Since the turn of the year, only elite sport has been able to take place in the UK as a third national lockdown was implemented to combat a surge in coronavirus cases attributed to a new strain of the virus.
The ban on grassroots sport will continue until at least 29 March and governing body Motorsport UK will not grant any event permits until after this date.
March traditionally marks the start of the UK club racing season and a number of events had been scheduled for next month.
The MG Car Club, British Automobile Racing Club and Classic Sports Car Club are among the organising clubs that had planned March circuit racing meetings, which will now not be able to run.
The British Racing and Sports Car Club had already made the decision, last month, to cancel its two planned March events.
Motorsport UK CEO Hugh Chambers says the organisation is “extremely grateful” for the opportunity to restart non-elite motorsport from 29 March in England and will give whether updates on events in the rest of the UK in due course.
“This will be very welcome news for our community, which extends from professional drivers and teams, through to the grassroots of the sport with tens of thousands of enthusiasts,” he said.
“Collectively they fuel an industry employing 41,000 people and generating over £10 billion for the economy, so this is a vital step in securing the UK’s future as leaders in motorsport around the world.
“Clearly strict protocols still apply, as our sport needs to play its part in supporting the NHS and wider frontline community in keeping infection rates under control, and our restart guidance has enabled us to accomplish that objective on two previous occasions.
“I would like to thank the Motorsport UK community for their support during lockdown, and for their spirit and fortitude in keeping the sport together for when this announcement came.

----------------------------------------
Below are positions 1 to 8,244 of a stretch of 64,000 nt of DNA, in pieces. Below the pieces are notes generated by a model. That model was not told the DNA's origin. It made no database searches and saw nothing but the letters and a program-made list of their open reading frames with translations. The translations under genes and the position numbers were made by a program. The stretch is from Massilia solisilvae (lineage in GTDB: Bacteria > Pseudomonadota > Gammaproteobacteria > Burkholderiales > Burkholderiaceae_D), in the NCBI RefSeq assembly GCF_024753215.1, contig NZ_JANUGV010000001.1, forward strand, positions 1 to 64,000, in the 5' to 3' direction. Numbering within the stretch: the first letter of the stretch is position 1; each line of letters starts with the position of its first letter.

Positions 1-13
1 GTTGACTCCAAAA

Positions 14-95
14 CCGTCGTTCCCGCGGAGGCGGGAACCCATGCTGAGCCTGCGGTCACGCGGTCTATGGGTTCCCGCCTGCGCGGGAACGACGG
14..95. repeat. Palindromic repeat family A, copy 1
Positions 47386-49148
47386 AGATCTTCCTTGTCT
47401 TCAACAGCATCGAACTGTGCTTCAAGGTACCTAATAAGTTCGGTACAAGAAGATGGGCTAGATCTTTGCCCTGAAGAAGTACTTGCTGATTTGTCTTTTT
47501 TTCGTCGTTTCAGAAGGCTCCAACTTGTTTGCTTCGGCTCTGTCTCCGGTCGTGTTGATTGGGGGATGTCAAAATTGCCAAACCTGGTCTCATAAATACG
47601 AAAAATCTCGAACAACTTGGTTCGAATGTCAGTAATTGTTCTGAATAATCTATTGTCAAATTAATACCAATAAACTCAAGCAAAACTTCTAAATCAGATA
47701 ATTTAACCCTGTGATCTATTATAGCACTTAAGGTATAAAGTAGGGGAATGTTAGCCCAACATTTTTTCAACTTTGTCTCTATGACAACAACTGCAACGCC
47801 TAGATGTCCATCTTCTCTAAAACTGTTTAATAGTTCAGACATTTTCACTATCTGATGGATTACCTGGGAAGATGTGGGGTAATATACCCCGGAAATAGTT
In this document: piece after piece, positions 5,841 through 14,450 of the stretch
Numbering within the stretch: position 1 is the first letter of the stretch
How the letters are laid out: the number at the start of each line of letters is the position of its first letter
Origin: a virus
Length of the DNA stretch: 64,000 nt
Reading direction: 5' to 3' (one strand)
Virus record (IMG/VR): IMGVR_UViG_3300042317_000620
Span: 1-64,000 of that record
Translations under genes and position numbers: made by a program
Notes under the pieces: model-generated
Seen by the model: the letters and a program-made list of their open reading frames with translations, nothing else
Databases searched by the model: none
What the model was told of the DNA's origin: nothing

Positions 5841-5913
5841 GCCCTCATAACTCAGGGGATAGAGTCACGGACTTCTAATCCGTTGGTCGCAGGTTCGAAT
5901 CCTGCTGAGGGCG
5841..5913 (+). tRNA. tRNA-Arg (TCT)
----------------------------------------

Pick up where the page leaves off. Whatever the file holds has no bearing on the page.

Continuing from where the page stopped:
“We now look forward to getting motorsport up and running at the end of March.”
The UK’s top categories – the British Touring Car Championship and British GT – are classed as elite competitions and concluded their seasons during the second English lockdown in November last year, but the start of their 2021 campaigns had already been pushed back.
Neither series will begin until May to try and boost the chances of spectators being able to attend as many of their rounds as possible.
Prime Minister Boris Johnson has indicated that, if the vaccine programme continues successfully and there is not a sudden spike in COVID-19 cases, fans could begin returning to sporting events from 17 May.
This date follows the two opening BTCC meetings but is the week before the new British GT opener.
Despite motorsport being given the green light in England, there are still a number of challenges for organisers in those initial months – not least hotels not being formally allowed to reopen until 17 May at the earliest.
Last year, some clubs organised their initial July two-day meetings to feature separate categories on each day, reducing the need for competitors to stay overnight.